The facility will include a competitive swimming pool, a warm water recreation pool, dry activity and exercise rooms, classrooms for the Parks and Recreation Department, offices for the Parks and Recreation team members, a cardio weight room and gym. The golf course will then be reduced from an 18-hole Par 3 course to 9-hole executive course.
LaMotte asked when the project would get started.
Anderholm said the golf course would likely be shut down between May and June of the following year because some of the work is preferred to be completed in the drier months.
Republic Service solid waste collection rates adjust
The Lake Oswego City Council voted unanimously to keep the rates for commercial container service unchanged and increase residential cart rates by 5.6%, which means all customers with weekly service would see an increase of $1.80. Drop box rates would be set using a cost-of-service model.
The other alternative on the table that the council took into consideration was to maintain the status quo rate increases, which would be applied across the board at an increase of 3.5% for carts and containers.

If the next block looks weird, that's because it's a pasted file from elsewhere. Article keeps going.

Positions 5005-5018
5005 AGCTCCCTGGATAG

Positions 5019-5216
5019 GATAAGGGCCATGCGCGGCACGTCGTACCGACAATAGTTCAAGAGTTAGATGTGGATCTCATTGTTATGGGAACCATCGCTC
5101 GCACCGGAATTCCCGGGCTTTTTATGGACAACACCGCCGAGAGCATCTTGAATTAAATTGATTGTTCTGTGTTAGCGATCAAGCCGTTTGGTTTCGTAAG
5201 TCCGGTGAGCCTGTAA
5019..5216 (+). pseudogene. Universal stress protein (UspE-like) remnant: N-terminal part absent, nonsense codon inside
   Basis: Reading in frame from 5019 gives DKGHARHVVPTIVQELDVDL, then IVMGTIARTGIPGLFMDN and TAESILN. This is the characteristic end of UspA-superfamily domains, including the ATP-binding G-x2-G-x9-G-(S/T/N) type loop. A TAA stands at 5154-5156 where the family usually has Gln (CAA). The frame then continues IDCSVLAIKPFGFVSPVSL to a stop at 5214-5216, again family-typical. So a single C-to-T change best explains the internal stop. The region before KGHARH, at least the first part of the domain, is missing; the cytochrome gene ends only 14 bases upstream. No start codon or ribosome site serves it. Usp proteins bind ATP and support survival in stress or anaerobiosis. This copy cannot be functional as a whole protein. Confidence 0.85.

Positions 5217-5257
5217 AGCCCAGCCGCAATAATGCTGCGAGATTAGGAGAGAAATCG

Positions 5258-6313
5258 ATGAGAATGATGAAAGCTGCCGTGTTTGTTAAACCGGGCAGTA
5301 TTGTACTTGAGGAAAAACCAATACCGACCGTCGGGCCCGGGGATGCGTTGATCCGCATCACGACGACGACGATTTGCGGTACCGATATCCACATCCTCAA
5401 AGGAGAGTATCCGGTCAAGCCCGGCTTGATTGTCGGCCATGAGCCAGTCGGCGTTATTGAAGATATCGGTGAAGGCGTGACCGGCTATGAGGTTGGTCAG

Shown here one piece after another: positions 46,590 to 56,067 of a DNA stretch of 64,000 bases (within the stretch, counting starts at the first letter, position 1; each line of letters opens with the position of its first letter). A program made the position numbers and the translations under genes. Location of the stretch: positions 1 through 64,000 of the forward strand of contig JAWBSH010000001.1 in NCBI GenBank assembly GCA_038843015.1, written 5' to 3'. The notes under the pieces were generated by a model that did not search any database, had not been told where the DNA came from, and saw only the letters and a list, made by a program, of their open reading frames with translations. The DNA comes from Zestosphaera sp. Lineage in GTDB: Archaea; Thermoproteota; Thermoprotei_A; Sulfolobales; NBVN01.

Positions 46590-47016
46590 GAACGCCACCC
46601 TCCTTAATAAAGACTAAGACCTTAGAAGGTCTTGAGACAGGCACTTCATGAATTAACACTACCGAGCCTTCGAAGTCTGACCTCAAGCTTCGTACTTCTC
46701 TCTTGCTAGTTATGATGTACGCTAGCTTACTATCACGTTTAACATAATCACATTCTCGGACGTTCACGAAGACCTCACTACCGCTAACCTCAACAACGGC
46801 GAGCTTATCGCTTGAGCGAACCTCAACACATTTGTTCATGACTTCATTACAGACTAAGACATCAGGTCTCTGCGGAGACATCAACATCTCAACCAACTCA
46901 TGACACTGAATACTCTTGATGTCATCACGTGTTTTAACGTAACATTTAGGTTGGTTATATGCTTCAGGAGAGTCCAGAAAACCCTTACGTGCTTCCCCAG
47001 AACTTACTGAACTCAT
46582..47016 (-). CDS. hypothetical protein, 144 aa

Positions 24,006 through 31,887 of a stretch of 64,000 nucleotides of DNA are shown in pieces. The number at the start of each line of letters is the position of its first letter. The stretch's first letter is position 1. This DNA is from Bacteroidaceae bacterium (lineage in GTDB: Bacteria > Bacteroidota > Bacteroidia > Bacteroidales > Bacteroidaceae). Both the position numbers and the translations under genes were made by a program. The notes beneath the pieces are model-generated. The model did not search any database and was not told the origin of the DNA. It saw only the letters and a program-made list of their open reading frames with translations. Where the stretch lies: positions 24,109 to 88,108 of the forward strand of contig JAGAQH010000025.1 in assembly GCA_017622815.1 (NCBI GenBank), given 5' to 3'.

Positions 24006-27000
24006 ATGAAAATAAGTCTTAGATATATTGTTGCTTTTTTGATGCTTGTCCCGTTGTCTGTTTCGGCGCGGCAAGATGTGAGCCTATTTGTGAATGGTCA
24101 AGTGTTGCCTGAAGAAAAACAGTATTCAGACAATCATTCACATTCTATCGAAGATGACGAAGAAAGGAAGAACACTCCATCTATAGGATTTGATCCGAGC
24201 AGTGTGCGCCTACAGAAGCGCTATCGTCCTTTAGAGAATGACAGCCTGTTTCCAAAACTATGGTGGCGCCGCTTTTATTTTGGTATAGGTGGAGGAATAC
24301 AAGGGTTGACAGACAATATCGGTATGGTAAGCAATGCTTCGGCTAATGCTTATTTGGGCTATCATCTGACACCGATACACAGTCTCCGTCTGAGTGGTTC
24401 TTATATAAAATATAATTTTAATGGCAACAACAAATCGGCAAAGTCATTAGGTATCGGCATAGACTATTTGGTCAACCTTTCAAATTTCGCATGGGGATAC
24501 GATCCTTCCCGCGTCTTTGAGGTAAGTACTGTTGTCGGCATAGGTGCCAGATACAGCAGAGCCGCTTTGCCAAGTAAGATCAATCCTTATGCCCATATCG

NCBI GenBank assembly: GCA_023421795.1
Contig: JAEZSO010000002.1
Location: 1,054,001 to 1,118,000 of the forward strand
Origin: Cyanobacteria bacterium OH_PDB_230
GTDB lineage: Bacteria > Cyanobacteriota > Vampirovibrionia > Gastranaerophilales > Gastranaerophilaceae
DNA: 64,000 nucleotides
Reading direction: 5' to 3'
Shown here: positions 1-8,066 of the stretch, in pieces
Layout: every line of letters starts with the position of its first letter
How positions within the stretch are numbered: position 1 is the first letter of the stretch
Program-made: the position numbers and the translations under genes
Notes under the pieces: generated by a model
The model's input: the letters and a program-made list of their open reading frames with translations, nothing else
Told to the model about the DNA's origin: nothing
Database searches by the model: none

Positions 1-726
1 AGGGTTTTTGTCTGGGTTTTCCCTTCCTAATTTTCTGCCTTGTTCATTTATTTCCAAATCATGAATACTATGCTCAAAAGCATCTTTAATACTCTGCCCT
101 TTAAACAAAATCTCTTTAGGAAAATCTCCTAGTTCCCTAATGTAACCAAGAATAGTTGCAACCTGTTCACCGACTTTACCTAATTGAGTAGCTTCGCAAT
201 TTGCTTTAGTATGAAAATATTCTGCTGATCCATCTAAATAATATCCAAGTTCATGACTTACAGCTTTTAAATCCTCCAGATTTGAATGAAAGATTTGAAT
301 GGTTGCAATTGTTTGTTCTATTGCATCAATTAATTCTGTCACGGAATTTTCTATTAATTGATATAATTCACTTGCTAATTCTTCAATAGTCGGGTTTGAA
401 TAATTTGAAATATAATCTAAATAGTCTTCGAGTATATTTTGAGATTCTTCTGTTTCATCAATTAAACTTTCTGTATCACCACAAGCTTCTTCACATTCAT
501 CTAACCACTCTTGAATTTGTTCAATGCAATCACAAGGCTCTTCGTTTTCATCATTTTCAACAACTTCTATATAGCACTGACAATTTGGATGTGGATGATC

"The Status Quo option would keep the current ratios for customer classes contributions to
Republic Services' overall return. As described above, the status quo is that commercial
customers pay a higher rate that subsidize lower rates for residential customers and drop box
Services," the staff report read. "Drop Box services are treated differently as this is a rental system, where a customer requests a drop box from Republic who delivers it and hauls it away when full. It is not a weekly or scheduled service like roll carts or containers. Under the status quo system, it is proposed that drop boxes stay at a cost-of-service rate."
Jenny Slepian, Lake Oswego's sustainability and management analyst, said staff recommended the 5.6% increase to residential customers because the alternative is not sustainable with the impact COVID-19 has had on local businesses.
"The historical reliance on commercial customers to subsidize the collection of solid waste for residential and drop box customers is no longer sustainable given the closures of commercial businesses in 2020," the staff report read. "For those still in operation, volumes have reduced based on a smaller customer base and declining solid waste generation. Equally important, City Council should consider the financial difficulties being faced by Lake Oswego businesses. As residential waste volumes continue to rise, it makes more sense to reapportion rates onto these customers over time."
Both options fall below the 12% increase for residential, commercial and industrial rates that Republic Service requested and the 2018 rate increase of 6.5%.